After a six month stalemate, Bolivia’s Constitutional Assembly members reached a compromise and approved a method of voting on February 14th. As a result, the Assembly’s 21 thematic commissions have finally begun considering the proposals for the content of the new constitution.
The procedural gridlock over Article 70, which defines how the individual articles and the final text of the constitution will be approved, represents much deeper differences between the central MAS government and opposition groups. This ongoing struggle encompasses the hydrocarbons and autonomy issues as well as class, race and regional divides that have become increasingly acute throughout the country.
The multi-party compromise reached by the Assembly provides a glimmer of hope for the future of this conflict-ridden process. If the central government, opposition parties and departmental governors can follow the example set by the Assembly and make mutual concessions, instead of continually blocking each other’s progress, the current political crisis may be transformed into a process of genuine political reform to benefit all Bolivians.
In spite of this step forward, the debate of specific articles for the new constitution will most likely generate further controversy and friction. It will be essential for all parties involved to continue to compromise as the Assembly only has six months before they must present the final text of the constitution to the Bolivian public. The successful creation of a new constitution is one of Bolivia’s best options for peaceful political
The Vote on Article 70
Of the 255 members in the Assembly, 247 were present for the Feb 14th vote. Of those present there were 201 Yes votes (81%), 17 No votes, 19 Abstentions, and 10 did not vote.
Support for the articles did not strictly follow party lines. The revised article received support from members of the MAS, Podemos, UN, MNR, AS and some small leftist parties. Some dissenting members of the Podemos, MNR, APB, AAI, and Camino al Cambio voted against the article.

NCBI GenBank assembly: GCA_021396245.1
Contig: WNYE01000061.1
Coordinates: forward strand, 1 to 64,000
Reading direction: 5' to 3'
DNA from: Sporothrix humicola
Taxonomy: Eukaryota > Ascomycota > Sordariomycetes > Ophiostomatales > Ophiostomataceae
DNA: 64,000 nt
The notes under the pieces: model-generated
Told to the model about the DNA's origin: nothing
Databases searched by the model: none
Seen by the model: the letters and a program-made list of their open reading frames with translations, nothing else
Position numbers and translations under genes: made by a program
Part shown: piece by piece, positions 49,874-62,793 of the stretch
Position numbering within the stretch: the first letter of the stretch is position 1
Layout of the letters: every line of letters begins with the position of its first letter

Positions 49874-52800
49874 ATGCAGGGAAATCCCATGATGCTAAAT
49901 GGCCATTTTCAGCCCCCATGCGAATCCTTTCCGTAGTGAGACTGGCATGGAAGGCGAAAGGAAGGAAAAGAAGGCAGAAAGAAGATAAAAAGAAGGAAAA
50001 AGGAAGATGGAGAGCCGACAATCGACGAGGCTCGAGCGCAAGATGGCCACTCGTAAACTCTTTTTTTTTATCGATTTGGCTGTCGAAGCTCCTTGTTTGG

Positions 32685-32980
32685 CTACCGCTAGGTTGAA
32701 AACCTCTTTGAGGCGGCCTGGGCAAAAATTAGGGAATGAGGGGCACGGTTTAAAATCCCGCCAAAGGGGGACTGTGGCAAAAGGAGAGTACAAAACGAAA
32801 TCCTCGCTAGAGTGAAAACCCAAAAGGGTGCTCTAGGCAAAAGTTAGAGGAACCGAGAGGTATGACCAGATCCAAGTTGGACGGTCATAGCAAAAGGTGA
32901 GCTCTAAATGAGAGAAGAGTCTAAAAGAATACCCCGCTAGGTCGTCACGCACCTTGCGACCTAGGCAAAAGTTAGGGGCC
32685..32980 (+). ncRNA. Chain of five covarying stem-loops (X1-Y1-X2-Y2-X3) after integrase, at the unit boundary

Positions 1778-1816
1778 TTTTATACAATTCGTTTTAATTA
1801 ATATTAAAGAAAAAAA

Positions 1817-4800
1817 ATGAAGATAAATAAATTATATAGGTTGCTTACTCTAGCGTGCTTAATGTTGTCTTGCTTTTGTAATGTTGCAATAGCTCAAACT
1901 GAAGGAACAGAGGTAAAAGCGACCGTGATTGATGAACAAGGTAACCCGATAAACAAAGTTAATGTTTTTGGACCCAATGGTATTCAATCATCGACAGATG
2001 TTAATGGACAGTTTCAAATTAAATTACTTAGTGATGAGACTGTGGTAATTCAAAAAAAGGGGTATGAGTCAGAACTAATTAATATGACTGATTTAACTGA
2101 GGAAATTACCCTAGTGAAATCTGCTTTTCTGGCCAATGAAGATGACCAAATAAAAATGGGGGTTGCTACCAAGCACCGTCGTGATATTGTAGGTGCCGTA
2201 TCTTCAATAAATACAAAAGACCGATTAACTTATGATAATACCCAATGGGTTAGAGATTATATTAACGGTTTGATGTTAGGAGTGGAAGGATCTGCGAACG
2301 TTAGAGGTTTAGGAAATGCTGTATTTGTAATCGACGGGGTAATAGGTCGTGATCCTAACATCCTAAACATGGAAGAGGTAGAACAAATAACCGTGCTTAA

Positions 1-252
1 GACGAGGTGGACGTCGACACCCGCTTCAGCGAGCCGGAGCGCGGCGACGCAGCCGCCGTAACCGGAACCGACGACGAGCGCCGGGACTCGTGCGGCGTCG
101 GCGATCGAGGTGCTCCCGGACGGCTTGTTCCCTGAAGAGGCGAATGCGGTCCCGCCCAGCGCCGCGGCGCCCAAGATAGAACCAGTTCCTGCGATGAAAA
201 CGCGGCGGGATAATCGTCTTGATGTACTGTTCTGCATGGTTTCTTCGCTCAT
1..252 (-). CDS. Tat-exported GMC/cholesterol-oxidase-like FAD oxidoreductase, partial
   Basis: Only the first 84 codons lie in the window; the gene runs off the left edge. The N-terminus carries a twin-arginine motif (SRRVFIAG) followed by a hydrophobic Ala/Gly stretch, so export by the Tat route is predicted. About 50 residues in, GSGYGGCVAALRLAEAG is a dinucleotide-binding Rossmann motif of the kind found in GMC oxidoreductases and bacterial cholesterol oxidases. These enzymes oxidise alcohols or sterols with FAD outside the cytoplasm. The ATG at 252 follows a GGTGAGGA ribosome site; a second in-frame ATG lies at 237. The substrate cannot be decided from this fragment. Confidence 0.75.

The voting process approved with the revision of Article 70 is lengthy, complicated and still contains some gray areas.
If each article of the new constitution is approved by the commissions and the entire body of the Assembly by two-thirds, the final text of the constitution will be submitted to the Bolivian public for approval by popular referendum. However, this is unlikely given the contentious nature of many of the articles to be debated, the potential for continued obstructions, the short time limit and the general disorganization of the Assembly.
If there are articles that do not receive two-thirds approval, the debate on the article will move to a committee. This committee will attempt to reach consensus, but if that is not possible there is an option to allow the Bolivian public to chose between two versions of controversial articles in a popular referendum. It is still unclear whether this vote would take place as part of the final approval of the text by Bolivian voters or would occur in a separate referendum.
March 6: Bolivian Congress passed legislation convoking a constitutional assembly.
July 2: Elections for Assembly representatives
August 6: The Assembly convenes.
February 14: Assembly reaches a compromise on voting procedures.
April 30: Deadline for commissions to submit their proposed articles to the Assembly.
July 2: Deadline for Assembly to finish debate on the text.
August 6: Official deadline for the Assembly to present the new constitution.
Originally published by the Andean Information Network. Visit their new website at www.ain-bolivia.org